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Develop Your Naturalist Superpowers with Observable Notebooks and iNaturalist

We’re going to level up your knowledge of what animals you might see in an area at a particular time of year - a skill every naturalist* strives for - using technology! Using iNaturalist and Observable Notebooks we’re going to prototype seasonality graphs for particular species in an area, and automatically create a guide to what animals you might see in each month.

*(a Naturalist is someone who likes learning about nature, not someone who’s a fan of being naked, that’s a ‘Naturist’… different thing!)

Looking for critters in rocky intertidal habitats

One of my favourite things to do is going rockpooling, or as we call it over here in California, ‘tidepooling’. Amounting to the same thing, it’s going to a beach that has rocks where the tide covers then uncovers little pools of water at different times of the day. All sorts of fun creatures and life can be found in this ‘rocky intertidal habitat’

A particularly exciting creature that lives here is the Nudibranch, a type of super colourful ‘sea slug’. There are over 3000 species of Nudibranch worldwide. (The word “nudibranch” comes from the Latin nudus, naked, and the Greek βρανχια / brankhia, gills.)

photo of some nudibranches to illustrate diversity

They are however quite tricky to find! Even though they are often brightly coloured and interestingly shaped, some of them are very small, and in our part of the world in the Bay Area in California their appearance in our rockpools is seasonal. We see them more often in Summer months, despite the not-as-low tides as in our Winter and Spring seasons.

My favourite place to go tidepooling here is Pillar Point in Half Moon bay (at other times of the year more famously known for the surf competition ‘Mavericks’). The rockpools there are rich in species diversity, of varied types and water-coverage habitat zones as well as being relatively accessible.

photo of Pillar Point tidepools

I was rockpooling at Pillar Point recently with my parents and we talked to a lady who remarked that she hadn’t seen any Nudibranchs on her visit this time. I realised that having an idea of what species to find where, and at what time of year is one of the many superpower goals of every budding Naturalist.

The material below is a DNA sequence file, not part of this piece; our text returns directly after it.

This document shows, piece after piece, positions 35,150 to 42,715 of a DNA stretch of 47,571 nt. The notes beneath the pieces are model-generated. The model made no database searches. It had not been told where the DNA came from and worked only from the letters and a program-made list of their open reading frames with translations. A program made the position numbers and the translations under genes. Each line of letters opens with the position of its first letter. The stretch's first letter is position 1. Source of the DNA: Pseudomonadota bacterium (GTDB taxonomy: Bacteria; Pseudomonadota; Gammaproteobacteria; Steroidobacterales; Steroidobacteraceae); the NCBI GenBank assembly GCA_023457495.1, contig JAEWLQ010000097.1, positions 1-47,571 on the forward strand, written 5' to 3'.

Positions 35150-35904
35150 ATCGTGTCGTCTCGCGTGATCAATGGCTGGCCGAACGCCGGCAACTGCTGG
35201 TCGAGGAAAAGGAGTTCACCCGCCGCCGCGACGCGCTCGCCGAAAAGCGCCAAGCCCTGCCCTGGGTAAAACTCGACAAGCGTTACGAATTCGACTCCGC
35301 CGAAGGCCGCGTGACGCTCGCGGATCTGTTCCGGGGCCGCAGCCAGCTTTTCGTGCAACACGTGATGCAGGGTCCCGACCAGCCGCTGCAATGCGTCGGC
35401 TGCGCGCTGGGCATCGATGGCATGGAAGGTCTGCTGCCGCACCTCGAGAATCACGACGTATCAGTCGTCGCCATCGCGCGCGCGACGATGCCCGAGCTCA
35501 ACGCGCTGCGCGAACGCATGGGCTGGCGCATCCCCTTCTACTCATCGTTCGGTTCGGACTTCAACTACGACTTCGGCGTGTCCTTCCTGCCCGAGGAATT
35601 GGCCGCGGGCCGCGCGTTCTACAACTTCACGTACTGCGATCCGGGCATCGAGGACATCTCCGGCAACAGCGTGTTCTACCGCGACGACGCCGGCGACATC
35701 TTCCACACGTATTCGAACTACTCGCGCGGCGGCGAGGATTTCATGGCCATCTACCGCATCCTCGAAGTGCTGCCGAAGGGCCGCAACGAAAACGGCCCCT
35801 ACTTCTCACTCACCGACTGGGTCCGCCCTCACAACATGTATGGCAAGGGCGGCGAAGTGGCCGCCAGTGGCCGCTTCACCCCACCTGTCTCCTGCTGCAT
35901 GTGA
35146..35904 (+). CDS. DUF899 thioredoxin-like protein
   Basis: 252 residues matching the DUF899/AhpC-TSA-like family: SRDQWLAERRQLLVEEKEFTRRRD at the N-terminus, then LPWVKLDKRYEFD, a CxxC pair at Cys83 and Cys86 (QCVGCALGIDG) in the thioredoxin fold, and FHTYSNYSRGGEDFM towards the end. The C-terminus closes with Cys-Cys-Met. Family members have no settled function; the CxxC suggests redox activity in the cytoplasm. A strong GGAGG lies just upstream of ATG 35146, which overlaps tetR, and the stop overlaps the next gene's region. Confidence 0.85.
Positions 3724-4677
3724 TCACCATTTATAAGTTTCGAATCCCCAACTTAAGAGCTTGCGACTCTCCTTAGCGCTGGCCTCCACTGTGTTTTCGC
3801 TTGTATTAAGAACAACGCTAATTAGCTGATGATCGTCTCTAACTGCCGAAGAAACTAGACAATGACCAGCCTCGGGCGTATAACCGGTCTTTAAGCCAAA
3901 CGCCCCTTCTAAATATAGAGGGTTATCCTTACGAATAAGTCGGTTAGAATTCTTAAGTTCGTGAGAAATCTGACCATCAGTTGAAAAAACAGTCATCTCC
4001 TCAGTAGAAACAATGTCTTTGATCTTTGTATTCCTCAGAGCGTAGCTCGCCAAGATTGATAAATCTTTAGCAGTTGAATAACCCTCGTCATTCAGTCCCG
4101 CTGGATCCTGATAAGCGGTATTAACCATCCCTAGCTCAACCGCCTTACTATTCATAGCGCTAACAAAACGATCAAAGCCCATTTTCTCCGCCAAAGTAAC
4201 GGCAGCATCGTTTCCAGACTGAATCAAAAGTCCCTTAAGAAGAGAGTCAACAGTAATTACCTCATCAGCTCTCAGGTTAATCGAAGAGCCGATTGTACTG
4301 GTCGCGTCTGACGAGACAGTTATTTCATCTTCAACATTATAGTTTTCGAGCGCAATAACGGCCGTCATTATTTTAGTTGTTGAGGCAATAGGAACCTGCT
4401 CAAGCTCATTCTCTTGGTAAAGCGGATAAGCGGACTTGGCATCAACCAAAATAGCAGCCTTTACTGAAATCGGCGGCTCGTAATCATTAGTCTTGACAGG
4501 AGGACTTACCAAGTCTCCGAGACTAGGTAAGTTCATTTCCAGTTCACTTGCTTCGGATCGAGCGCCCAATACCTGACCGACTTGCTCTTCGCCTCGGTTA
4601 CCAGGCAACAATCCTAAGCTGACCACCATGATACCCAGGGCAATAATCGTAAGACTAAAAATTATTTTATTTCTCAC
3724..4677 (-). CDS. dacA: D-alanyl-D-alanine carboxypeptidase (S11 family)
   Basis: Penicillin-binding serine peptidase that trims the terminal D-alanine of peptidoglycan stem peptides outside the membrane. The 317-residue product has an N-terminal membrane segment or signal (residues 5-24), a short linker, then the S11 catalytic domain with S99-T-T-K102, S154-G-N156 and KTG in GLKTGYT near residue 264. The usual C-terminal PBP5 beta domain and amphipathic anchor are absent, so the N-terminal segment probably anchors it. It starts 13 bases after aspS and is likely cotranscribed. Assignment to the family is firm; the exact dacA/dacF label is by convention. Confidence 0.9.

Using technology and the croudsourced species observations of the iNaturalist community we can shortcut our way to this superpower!

Finding nearby animals with iNaturalist

We’re going to be getting our information about what animals you can see in Pillar Point using iNaturalist. iNaturalist is a really fun platform that helps connect people to nature and report their findings of life in the outdoors. It is also a community of nature-loving people who help each other identify and confirm those observations. iNaturalist is a project run as a joint initiative by the California Academy of Sciences and the National Geographic Society.

I’ve been using iNaturalist for over two years to record and identify plants and animals that I’ve found in the outdoors. I use their iPhone app to upload my pictures, which then uses machine learning algorithms to make an initial guess at what it is I’ve seen. The community is really active, and I often find someone else has verified or updated my species guess pretty soon after posting.

This process is great because once an observation has been identified by at least two people it becomes ‘verified’ and is considered research grade. Research grade observations get exported and used by scientists, as well as being indexed by the Global Biodiversity Information Facility, GBIF.

screenshot of GBIF map

iNaturalist has a great API and API explorer, which makes interacting and prototyping using iNaturalist data really fun. For example, if you go to the API explorer and expand the Observations : Search and fetch section and then the GET /observations API, you get a selection of input boxes that allow you to play with options that you can then pass to the API when you click the ‘Try it out’ button.

screenshot of iNaturalist API explorer

You’ll then get a URL that looks a bit like &geo=true&verifiable=true&taxon_id=47113&lat=37.495461&lng=-122.499584 &radius=5&order=desc&order_by=created_at

which you can call and interrrogate using a programming language of your choice.